A marvel of green woodworking, the white cedar bird shown in this section seems to defy logic. Made from a single piece of cedar, its wing feathers form a 3 14-inch-wide fan that stays in place without a single drop of glue.
Using a technique developed by the late Chester Nutting, Edmond Menard of Cabot, Vermont, crafted the white cedar bird shown at left. Sliced from a single block of fresh wood, the bird’s feathers spread out easily when the wood is wet, but lock into place when the wood dries. Menard has made more than 50,000 birds since 1976; he can carve a bird in under 10 minutes.
The key to success with this technique is to use freshly cut white cedar, which is pliable as long as it stays moist... >
MAKING AND INSTALLING THE QUARTER COLUMNS
1 Making the columns
Cut a blank several inches longer than the finished length of the columns, and wide and thick enough for the number of quarter columns you need. Rip the blank into quarters, joint the inside surfaces of the pieces, then glue and clamp them back together with newspaper in between (inset, top). This will enable you to pull the columns apart easily. Once the glue is dry, mount the blank on a lathe. Mark two lines on the blank for the length of the column and indicate the waste with Xs (inset, bottom). Drive screws through the waste sections to hold the quarters together. Adjust a set of outside calipers to the desired diameter of the column, then turn the blank into a cylinder as you did for the finials (page 131)... >
Once the frame for the fall-front has been assembled and hinged to the desk unit, the leather top can be glued to the inside face. The leather should be cut slightly larger than the recess. Use contact cement, hide glue, or thick wallpaper paste to attach the material to the surface. Trim it to size with a craft knife, then smooth it down with a hand roller, as shown at left. The leather should be treated with glycerine saddle soap once a year.
Fall-front frame stock
Shaping the frame edges
Cut the four frame pieces for the fall-front from a single board. But before making these cuts, shape one edge of the board... >
This section features two time-tested methods for permanently joining legs to the rails of a piece of furniture: the mortise-and-tenon joint and the dowel joint. Two more contemporary ways are also featured; both involve using knock-down leg hardware—suitable for furniture that must be taken apart and reassembled periodically.
To some extent, the type of leg will dictate the way you join it to the rails. You would be unlikely, for example, to use a hanger bolt to fix a cabriole leg to a fine ffame-and-panel cabinet. A mor – tise-and-tenon joint would be a more appropriate choice.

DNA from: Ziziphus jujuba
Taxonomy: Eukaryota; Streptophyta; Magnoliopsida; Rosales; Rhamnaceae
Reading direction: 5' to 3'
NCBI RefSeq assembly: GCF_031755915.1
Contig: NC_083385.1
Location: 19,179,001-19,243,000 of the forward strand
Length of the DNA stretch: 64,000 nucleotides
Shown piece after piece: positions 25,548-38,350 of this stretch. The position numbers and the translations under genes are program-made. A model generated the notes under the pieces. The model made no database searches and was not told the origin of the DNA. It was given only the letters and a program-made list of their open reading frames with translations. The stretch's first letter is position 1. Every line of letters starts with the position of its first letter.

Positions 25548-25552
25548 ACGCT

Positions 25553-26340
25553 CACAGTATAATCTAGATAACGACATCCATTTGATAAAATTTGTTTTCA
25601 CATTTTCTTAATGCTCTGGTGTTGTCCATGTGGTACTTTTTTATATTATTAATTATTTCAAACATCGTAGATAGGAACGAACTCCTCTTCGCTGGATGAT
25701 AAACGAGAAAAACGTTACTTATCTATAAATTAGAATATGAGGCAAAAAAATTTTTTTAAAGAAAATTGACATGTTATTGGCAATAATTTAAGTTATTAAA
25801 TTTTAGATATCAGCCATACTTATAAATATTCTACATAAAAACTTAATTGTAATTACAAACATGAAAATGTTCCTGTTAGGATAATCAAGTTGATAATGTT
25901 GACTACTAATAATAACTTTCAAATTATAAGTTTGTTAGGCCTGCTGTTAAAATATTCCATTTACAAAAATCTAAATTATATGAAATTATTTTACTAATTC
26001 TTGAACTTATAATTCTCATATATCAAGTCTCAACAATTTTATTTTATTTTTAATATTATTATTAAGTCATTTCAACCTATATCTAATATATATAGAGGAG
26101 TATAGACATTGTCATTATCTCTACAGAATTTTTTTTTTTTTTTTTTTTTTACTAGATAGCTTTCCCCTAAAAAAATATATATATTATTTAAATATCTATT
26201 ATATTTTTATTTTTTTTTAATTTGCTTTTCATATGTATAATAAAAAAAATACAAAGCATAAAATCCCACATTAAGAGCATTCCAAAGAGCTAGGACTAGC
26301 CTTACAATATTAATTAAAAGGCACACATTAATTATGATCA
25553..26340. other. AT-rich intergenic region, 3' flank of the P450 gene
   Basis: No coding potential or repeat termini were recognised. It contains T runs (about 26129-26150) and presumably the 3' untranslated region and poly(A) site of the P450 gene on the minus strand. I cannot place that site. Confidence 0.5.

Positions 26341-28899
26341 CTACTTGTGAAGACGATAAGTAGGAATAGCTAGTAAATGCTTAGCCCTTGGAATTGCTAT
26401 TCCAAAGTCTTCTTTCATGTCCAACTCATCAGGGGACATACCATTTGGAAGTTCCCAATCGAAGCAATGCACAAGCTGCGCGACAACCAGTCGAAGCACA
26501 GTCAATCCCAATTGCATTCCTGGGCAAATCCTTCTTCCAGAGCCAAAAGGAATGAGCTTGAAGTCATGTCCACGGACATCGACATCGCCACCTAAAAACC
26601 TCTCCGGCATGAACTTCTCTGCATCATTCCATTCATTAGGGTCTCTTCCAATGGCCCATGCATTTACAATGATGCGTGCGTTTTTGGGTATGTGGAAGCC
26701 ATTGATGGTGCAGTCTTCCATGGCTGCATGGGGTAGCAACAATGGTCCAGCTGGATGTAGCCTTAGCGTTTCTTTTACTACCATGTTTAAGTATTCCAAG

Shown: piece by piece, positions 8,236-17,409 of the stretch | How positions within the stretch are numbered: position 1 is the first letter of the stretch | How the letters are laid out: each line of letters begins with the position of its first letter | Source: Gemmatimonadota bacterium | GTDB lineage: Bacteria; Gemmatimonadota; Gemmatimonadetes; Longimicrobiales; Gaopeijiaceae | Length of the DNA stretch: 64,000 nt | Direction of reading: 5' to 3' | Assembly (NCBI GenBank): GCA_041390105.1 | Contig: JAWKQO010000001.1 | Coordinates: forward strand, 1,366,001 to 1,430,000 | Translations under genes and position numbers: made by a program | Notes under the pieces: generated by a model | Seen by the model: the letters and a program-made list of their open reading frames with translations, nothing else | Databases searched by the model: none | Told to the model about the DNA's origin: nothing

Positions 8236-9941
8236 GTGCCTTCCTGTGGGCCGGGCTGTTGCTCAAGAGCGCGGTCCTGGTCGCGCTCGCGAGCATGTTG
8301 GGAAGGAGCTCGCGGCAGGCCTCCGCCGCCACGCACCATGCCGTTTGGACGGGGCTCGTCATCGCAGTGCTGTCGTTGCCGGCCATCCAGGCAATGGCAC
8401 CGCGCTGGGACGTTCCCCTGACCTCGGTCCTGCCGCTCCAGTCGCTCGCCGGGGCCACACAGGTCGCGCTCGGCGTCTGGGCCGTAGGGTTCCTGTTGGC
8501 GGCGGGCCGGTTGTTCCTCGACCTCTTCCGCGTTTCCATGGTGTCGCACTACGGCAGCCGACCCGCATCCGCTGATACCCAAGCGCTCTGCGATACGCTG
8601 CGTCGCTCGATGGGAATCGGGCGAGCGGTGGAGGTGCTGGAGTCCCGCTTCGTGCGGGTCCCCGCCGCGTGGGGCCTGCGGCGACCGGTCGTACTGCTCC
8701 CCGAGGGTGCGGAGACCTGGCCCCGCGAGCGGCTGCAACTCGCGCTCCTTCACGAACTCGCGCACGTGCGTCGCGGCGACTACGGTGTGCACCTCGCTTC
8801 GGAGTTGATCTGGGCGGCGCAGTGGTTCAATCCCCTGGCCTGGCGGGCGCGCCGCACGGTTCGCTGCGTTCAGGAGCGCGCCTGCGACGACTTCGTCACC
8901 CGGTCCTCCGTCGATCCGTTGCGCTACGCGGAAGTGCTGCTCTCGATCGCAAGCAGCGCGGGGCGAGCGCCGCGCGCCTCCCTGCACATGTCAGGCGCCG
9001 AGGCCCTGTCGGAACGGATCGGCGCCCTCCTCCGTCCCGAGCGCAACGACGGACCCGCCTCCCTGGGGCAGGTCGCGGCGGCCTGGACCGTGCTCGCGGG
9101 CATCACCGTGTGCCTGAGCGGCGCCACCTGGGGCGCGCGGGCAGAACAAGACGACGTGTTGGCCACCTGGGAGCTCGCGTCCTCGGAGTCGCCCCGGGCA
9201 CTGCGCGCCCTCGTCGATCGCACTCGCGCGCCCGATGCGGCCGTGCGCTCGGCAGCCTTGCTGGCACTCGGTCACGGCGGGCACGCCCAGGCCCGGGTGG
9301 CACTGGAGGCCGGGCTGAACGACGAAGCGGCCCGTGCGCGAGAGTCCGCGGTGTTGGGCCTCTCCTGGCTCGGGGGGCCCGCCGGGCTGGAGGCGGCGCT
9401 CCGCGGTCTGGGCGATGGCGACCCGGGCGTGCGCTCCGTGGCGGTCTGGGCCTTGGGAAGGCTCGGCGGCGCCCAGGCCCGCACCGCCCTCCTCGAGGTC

There are several techniques for making the mortise-and-tenon. You can use a table saw to cut the tenons (page 104);
the mortises can be bored with a router (page 50) or a drill press (page 106)... >
straight. The most common element of cabriole legs is the S-shaped curve, which is meant to suggest the grace and elegance of a horse’s leg.
The design shown below will yield an attractive, well-proportioned leg strong and stable enough to support a piece of furniture. You can alter the pattern to suit your own project or copy the design of an existing leg that appeals to you. However, do not exaggerate the curves too much or you risk making the leg unstable. Before cutting into the block of wood, perform this simple test on your design: Draw a straight line from the top of the leg to
MAKING A CABRIOLE LEG
Designing a cabriole leg
For a template, cut a piece of stiff cardboard or hardboard to the same length and width as your leg blanks... >
PUSH STICKS AND PUSH BLOCKS
Making push sticks and push blocks
Push sticks and push blocks for feeding stock across the table of a stationary power tool can be made using %-inch plywood or solid stock. No one shape is ideal; a well – designed push stick should be comfortable to use and suitable for the machine and task at hand. For most cuts on a table saw, design a push stick with a 45° angle between the handle and the base (right, top). Reduce the handle angle for use with the radial arm saw. The notch on the bottom edge must be deep enough to support the workpiece, but shallow enough not to contact the saw table. The long base of a rectangular push stick (right, middle) enables you to apply downward pressure on a workpiece... >
Carved accents and ornamentation have been a feature of fine furniture for centuries. Traditionally, these details were etched with painstaking skill by master carvers wielding a battery of gouges, chisels and files. While a router cannot duplicate the finely detailed work of a skilled carver, it can still produce impressive results with far less effort and training. With the right setup and techniques you can use your
TAPERING A LEG
router to perform a variety of decorative cuts, from tapering legs and cutting flutes in quarter columns to shell carving. The flutes shown in the quarter column in the photo at left, for example, were cut in a cylinder wrhile it was still mounted on a lathe; the router was fixed to a simple jig that rides along the lathe bed... >
A VERTICAL PLYWOOD RACK
Constructing the rack
For long-term storage, stacking plywood on end saves valuable shop floor space. The rack shown at left is built from furring strips, threaded rods, and wing nuts. Start by screwing two l-by-3 furring strips to the studs of one wall, 2 and 5 feet from the floor; first bolt two threaded rods 41/ feet apart into the top strip. Cut a third furring strip and bore a hole through it at one end and saw a notch at the other end to line up with the rods. Both openings should be slightly larger than the diameter of the rods. Place two wood pads on the floor between the rods and stack the plywood sheets upright on them. Holding the third furring strip across the face of the last panel, slip one rod through the hole and the other into the slot... >